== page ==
Perth congestion soars as commuters returning to work shun public transport
Jul 03, 2020
By Marta Pascual Juanola
Western Australia may have flattened the COVID-19 curve – at least for now – but Perth commuters are still wary of catching public transport.
Data from the City of Perth shows most people are choosing to drive to the CBD instead of catching the bus or the train, catapulting congestion to nearly pre-pandemic levels.
While patronage on the Transperth network has increased since its historical low in March, there are 150,000 less SmartRider transactions a day than the same time last year.
Traffic along Perth's main thoroughfares has also increased from about a million cars per week in April to 1.4 million in June, inching closer to pre-COVID-19 numbers.
This has translated into council-owned carparks reaching capacity by about 8am most weekdays.
A worker at St Georges Terrace's QV1 building, who asked to remain anonymous, said he was forced to drive back home after being unable to find an available bay in three CBD carparks.
"I park in the QV1 carpark and generally don't have any issues getting a spot," he said.
"At around 9.45am the QV1 carpark was full, as was the City of Perth carpark across the road, as was the Wilson carpark a bit further up Murray Street. After driving to the top of three carparks I gave up and drove home."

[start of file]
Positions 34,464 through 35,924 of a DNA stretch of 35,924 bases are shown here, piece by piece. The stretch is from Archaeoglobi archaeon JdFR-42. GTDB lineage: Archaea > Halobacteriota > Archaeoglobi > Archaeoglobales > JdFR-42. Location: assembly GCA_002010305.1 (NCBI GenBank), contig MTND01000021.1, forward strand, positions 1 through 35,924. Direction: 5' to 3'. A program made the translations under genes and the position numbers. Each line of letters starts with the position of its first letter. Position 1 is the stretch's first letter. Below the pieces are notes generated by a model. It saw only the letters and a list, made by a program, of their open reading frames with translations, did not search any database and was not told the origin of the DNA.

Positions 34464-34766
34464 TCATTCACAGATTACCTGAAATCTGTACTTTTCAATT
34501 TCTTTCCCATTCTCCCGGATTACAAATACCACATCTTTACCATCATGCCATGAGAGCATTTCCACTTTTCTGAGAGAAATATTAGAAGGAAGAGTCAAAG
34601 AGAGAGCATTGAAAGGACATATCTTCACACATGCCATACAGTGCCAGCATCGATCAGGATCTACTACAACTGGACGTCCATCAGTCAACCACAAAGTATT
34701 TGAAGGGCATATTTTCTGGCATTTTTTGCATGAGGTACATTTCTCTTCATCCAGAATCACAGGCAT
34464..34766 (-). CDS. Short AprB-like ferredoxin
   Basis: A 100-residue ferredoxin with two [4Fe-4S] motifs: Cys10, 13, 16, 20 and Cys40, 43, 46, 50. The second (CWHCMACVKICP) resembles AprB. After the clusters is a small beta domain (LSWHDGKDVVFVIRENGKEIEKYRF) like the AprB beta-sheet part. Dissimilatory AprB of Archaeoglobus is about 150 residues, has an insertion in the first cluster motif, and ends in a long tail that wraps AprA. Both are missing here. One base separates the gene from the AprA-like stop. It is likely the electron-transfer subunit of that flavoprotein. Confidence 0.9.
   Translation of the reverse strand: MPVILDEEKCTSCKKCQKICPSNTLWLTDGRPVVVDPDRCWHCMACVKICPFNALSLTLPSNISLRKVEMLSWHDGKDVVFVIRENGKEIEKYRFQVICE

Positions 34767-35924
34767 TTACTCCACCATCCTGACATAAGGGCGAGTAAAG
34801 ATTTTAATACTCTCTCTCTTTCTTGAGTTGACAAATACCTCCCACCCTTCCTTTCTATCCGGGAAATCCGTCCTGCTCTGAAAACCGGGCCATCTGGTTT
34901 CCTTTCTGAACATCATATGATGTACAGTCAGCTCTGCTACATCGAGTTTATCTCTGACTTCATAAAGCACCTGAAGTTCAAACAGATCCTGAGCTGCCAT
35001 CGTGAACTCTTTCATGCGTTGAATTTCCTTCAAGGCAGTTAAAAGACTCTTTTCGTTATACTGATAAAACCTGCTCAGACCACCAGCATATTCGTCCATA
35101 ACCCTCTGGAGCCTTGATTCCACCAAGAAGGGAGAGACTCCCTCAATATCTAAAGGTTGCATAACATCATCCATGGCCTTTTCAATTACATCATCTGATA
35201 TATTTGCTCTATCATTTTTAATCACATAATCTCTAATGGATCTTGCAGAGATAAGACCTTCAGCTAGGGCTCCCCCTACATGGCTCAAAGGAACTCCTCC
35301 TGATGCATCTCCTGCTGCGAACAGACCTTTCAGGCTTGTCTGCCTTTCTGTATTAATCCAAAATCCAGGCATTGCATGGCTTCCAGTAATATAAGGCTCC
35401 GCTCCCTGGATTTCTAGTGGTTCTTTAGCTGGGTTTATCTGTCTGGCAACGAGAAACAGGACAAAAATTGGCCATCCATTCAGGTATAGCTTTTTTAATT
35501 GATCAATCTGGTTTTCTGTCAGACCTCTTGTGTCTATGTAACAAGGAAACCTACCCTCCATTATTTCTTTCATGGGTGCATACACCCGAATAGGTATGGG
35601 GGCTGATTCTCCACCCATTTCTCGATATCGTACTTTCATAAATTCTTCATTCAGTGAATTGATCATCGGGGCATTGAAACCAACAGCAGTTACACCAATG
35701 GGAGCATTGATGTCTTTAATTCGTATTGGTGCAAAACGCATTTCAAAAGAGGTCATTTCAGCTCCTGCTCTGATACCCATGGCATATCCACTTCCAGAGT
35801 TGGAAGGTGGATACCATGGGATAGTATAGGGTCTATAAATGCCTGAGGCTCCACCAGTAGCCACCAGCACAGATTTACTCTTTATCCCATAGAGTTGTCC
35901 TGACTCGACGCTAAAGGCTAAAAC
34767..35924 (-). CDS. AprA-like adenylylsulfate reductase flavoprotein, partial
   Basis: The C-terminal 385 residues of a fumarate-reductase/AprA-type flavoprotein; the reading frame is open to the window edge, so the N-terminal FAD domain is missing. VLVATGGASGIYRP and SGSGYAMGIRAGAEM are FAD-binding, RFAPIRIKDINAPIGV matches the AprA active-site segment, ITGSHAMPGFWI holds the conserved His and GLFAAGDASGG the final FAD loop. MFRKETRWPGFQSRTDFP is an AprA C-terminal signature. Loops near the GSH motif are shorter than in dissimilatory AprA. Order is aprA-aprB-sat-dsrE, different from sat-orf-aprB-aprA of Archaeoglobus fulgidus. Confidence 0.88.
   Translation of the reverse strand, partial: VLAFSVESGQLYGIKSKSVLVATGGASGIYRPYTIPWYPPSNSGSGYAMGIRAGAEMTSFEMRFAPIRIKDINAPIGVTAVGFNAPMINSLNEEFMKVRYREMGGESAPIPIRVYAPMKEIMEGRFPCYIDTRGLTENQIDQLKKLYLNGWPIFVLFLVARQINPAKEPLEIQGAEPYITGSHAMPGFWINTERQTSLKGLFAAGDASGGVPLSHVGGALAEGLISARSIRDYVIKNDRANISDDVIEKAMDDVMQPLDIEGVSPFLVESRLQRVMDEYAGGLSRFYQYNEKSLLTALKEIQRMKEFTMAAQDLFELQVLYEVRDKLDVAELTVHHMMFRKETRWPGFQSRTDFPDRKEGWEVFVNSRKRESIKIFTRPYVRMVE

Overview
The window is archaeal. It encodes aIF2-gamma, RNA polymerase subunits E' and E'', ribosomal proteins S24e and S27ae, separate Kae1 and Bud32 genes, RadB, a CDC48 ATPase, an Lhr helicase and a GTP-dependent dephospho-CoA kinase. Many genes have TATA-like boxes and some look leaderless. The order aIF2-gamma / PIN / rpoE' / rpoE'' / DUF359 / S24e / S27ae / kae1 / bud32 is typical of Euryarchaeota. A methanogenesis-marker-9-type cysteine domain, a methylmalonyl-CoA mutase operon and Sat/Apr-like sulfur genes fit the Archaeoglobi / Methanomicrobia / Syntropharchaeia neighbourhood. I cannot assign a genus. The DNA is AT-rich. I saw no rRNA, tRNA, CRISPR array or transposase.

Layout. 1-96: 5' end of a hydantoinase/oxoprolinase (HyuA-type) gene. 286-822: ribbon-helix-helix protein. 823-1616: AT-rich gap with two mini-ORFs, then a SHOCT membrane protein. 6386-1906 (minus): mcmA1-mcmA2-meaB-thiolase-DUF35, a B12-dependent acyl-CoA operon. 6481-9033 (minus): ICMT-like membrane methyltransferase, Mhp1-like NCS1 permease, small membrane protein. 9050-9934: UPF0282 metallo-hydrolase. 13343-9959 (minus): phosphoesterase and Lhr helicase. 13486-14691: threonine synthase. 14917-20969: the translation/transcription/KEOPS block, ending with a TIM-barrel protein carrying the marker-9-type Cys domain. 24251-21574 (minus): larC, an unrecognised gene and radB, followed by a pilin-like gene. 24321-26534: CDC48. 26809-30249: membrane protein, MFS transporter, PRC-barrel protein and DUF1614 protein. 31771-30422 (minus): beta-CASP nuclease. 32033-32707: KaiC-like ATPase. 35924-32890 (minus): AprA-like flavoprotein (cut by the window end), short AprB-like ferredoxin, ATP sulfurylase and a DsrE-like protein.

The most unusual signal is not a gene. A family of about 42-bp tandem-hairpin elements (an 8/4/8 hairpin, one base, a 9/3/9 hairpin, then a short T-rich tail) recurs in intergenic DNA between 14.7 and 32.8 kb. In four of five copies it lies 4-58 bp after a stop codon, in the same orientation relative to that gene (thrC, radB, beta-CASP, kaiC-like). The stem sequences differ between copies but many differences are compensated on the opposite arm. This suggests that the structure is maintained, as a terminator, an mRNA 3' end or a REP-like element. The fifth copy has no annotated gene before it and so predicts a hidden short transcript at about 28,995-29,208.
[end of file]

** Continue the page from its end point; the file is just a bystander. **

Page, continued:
With more workers tipped to return to the office in coming weeks, the City of Perth said the current situation was "unsustainable".
"The city has observed increasing levels of congestion with each announcement by Premier [Mark McGowan] on the lifting of restrictions," a report by the council read.
"Commuters need to be encouraged back onto the public transport system to ensure that the transport network is optimised."
In a bid to deter commuters from driving to work, the City of Perth will reinstate street parking fees and gradually increase the reduced $10-a-day fares at council-owned carparks rolled out in the height of the pandemic from July 20.
However, the free three-hour parking trials at His Majesty’s Theatre, Pier Street and Perth Cultural Centre, and the one-hour free parking trials along Hay and Royal streets will continue.
City of Perth chair commissioner Andrew Hammond said the move would free up street bays for shoppers and short-term parkers and boost local trade.
"Main Roads WA data suggests the city’s current fee structure of $10 a day at CPP carparks is encouraging commuters to travel by car," he said.
"With a large proportion of city workers and commuters currently parking in the city’s carparks, the city has also received feedback from city businesses that shoppers and other short-term parkers are finding it very difficult to find parking.
"In addition to reducing congestion by encouraging commuters back on to public transport, it is envisaged this initiative will provide shoppers with better access to parking, therefore supporting local business."
Council carparks make up about 25 per cent of the Perth's total offering.
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